Support » Fixing WordPress » Is WordPress’s XML-RPC functionality a security vulnerability?

Viewing 8 replies - 1 through 8 (of 8 total)
  • Moderator James Huff

    (@macmanx)

    Volunteer Moderator

    I don’t agree, to be honest. It still requires a username and password to post, so if you think that’s insecure, you might as well just stop using anything that only requires a username and password. 🙂

    And, that also says a lot about the host you’re using. Maybe it’s time to move? 😉

    If you’re concerned about security, here are a bunch of recommended things: http://codex.wordpress.org/Hardening_WordPress

    It still requires a username and password to post

    Well, note that the problems with it go beyond the danger of allowing a stranger who knows your password to post to your blog.

    In addition to XML-RPC being used to try to [link moderated – keep support on this site] guess passwords (this is new since many hosting companies now rate-limit wp-login.php), it can also be used to make your site attack other sites. It’s likely that the hosting company was referring to these unexpected dangers.

    XML-RPC is still enabled on our blog because we have other measures in place, but if I didn’t, I think I’d disable it. Removing any software you don’t use from your site improves security as it minimizes what’s exposed to hackers. But that’s a general rule, not specific to XML-RPC; the same thing applies to removing plugins and old theme files you don’t use, for example.

    Moderator James Huff

    (@macmanx)

    Volunteer Moderator

    Yes, XML-RPC can be used to brute-force guess passwords, but so can wp-login.php. 🙂

    If the hosts are really concerned about it, they can rate-limit XML-RPC too. For example, the likelihood of anyone but a brute-force bot sending 30 calls to XML-RPC in 15 minutes is very slim.

    The discussion of returning XML-RPC controls has been hashed out by the core developers thousands of times, I’d rather not repeat the whole act here, but you can find the various discussions via Google. Basically, the decision was reached that confusion caused by XML-RPC being disabled was more prevalent than security concerns, as XML-RPC is really no more vulnerable than wp-login.php.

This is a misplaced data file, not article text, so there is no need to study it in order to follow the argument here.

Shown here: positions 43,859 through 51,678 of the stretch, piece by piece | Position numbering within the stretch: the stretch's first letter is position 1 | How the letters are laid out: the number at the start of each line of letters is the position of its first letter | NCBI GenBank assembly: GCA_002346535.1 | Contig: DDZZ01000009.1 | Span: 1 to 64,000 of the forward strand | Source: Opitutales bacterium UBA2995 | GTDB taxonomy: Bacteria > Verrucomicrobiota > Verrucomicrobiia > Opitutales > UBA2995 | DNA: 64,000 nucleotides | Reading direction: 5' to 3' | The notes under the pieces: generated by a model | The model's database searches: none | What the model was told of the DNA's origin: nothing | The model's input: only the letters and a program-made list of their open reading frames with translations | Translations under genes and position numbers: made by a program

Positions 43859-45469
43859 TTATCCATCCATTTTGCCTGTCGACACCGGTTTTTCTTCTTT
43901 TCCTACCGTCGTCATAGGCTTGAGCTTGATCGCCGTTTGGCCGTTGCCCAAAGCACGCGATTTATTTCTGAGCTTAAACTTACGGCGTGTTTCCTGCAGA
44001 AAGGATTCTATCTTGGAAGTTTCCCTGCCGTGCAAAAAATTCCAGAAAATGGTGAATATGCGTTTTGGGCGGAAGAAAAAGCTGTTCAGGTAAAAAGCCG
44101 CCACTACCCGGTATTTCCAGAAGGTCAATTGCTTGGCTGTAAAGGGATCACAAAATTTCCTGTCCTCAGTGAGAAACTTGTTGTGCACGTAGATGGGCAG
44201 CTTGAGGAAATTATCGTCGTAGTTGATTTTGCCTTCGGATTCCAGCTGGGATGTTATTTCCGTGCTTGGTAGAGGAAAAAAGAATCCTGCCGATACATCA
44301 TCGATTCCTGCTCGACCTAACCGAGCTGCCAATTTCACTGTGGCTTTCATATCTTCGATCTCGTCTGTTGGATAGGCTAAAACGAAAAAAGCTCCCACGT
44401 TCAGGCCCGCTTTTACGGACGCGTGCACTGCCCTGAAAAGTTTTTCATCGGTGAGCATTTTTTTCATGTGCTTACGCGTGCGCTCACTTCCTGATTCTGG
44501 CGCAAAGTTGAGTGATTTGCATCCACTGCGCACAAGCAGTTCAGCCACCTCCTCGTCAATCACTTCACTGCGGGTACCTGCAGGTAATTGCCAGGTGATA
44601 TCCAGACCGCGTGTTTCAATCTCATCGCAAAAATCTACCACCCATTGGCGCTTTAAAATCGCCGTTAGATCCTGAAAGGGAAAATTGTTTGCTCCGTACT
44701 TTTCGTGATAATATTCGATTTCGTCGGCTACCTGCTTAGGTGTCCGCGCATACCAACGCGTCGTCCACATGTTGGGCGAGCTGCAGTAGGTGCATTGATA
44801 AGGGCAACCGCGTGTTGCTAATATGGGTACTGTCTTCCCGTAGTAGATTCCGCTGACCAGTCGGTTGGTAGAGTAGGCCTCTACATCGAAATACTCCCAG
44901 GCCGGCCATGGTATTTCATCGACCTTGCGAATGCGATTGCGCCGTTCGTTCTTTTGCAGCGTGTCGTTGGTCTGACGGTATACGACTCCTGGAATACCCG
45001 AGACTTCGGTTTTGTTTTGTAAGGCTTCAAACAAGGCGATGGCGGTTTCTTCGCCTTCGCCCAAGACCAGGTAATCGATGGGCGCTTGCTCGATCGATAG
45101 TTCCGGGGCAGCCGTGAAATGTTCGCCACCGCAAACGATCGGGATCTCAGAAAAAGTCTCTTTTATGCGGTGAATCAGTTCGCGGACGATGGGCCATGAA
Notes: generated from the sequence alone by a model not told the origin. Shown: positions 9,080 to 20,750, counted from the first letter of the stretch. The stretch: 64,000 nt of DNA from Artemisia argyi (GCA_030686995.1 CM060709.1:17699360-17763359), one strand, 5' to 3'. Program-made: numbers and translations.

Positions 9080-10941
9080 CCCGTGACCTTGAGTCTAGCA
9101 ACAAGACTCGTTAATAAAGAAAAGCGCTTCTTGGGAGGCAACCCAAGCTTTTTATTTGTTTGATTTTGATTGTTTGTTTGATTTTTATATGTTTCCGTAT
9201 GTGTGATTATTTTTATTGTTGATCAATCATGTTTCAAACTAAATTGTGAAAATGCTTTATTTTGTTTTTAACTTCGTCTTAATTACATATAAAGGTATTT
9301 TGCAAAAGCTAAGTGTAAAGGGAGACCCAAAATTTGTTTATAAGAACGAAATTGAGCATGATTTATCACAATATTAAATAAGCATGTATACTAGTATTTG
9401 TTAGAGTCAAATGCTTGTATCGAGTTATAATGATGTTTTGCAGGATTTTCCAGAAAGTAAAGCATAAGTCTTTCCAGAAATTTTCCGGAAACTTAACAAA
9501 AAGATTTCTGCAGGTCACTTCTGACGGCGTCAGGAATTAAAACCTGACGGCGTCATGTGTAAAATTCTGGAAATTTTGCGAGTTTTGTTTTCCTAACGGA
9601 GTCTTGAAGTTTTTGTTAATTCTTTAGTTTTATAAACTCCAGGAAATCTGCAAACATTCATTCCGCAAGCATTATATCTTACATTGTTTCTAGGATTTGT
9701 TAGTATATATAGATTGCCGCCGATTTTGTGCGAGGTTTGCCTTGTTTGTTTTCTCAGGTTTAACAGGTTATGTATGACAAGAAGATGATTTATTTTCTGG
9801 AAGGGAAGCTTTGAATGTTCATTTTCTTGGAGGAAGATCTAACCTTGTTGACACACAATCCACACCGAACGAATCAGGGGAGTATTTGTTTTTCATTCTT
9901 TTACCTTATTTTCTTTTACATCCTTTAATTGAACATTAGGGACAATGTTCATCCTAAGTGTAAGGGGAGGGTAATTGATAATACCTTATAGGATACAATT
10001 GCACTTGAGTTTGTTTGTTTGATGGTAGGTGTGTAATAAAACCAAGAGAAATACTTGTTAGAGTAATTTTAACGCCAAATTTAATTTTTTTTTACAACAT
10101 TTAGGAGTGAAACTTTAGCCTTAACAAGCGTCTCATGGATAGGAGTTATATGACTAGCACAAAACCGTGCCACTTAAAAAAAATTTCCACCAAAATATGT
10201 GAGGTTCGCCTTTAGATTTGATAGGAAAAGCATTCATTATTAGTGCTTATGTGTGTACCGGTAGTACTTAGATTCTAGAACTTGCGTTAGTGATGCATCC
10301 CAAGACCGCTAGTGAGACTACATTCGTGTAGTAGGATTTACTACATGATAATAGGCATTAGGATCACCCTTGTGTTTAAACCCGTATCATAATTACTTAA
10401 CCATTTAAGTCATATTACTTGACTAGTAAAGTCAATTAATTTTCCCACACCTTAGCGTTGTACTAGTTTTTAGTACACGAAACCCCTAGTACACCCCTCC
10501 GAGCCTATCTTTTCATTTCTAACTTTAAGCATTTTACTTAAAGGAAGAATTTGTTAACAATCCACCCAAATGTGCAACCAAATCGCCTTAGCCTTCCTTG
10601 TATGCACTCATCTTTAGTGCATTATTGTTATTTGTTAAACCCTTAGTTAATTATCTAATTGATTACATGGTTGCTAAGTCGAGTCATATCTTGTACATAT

Just follow the recommended security procedures, and you’ll have nothing to worry about: http://codex.wordpress.org/Hardening_WordPress

    If the hosts are really concerned about it, they can rate-limit XML-RPC too

    That’s definitely true. The unfortunate thing is that it’s much harder to add rate-limiting rules for XML-RPC, so fewer will.

    It’s easy to rate-limit HTTP POSTs to wp-login.php because every single one of them represents a single attempt to login (and nothing else). And it’s easy to tell whether the request sent the right password or not based on the HTTP result code. So you can trivially generate a list of all IP addresses that are sending bad logins just by searching through your Web server’s access.log.

    But a POST to xmlrpc.php can contain many different kinds of actions, some of which are expected to be repeated and must not be rate-limited.

    So you have to examine the XML content of the request to find ones that are password guessing attempts — and if you want to know whether it was valid or not, you have to examine the contents of the result body, too, because the HTTP result code is always “200”, whether a bad password is sent or not.

    Many hosting companies probably don’t have the tools to intercept and parse HTTP request and result bodies to do this properly, so I would expect that on average, xmlrpc.php is going to be more vulnerable than wp-login.php, unfortunately. 🙁

    Just follow the recommended security procedures, and you’ll have nothing to worry about

    Agreed.

    Moderator James Huff

    (@macmanx)

    Volunteer Moderator

    I suspect that if it becomes enough of a problem, someone will write a plugin along the lines of http://wordpress.org/plugins/limit-login-attempts/ which is what most of the hosting providers use to rate-limit wp-login.php. Despite its age, it still works great. 🙂

    Moderator James Huff

    (@macmanx)

    Volunteer Moderator

    And on that note, it looks like there already is one: http://wordpress.org/plugins/login-security-solution/

    Thread Starter bourkedesign

    (@bourkedesign)

    Thanks so much James and tigertech! I appreciate your insights here.

    Moderator James Huff

    (@macmanx)

    Volunteer Moderator

    You’re welcome!

Viewing 8 replies - 1 through 8 (of 8 total)
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